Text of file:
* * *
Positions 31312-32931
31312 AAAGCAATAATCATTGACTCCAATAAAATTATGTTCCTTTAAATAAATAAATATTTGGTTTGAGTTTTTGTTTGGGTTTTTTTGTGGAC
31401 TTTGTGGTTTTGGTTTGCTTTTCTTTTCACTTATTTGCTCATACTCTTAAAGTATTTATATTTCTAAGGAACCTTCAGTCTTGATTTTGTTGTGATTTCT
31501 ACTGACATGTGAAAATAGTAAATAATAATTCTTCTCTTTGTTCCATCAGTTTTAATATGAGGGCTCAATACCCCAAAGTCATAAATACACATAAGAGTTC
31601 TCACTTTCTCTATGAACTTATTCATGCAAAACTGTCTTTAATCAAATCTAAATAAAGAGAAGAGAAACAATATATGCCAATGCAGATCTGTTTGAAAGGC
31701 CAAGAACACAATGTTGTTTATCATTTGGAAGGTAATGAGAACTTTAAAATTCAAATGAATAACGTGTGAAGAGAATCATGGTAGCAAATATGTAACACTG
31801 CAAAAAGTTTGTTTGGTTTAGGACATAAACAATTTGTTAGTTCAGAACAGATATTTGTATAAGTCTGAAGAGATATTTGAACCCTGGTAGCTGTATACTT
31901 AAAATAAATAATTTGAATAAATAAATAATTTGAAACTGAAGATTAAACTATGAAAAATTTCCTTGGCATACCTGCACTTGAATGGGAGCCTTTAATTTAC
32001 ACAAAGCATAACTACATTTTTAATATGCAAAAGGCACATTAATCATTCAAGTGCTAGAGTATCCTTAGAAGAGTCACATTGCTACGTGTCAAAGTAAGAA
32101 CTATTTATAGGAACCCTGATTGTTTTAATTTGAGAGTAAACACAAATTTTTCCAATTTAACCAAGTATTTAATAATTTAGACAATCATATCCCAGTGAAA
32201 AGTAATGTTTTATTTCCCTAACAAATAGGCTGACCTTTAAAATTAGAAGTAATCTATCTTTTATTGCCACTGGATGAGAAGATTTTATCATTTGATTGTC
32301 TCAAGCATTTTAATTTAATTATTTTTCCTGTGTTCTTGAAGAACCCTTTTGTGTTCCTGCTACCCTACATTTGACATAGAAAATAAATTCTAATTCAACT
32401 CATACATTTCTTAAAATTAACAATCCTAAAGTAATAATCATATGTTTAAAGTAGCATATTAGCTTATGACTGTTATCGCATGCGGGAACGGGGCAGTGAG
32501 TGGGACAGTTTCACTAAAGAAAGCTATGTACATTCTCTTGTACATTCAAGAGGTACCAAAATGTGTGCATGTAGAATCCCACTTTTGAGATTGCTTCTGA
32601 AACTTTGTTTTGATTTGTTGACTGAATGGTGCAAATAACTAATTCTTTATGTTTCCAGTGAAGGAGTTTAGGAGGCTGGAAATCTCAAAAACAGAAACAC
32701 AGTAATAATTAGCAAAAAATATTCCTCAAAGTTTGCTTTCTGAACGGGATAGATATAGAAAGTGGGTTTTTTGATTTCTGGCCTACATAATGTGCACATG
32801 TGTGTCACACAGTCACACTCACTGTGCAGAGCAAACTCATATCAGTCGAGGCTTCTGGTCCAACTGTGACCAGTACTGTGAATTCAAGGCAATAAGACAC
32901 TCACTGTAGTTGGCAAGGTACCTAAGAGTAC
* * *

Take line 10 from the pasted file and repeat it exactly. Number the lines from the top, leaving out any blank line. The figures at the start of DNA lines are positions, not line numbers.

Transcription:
32101 CTATTTATAGGAACCCTGATTGTTTTAATTTGAGAGTAAACACAAATTTTTCCAATTTAACCAAGTATTTAATAATTTAGACAATCATATCCCAGTGAAA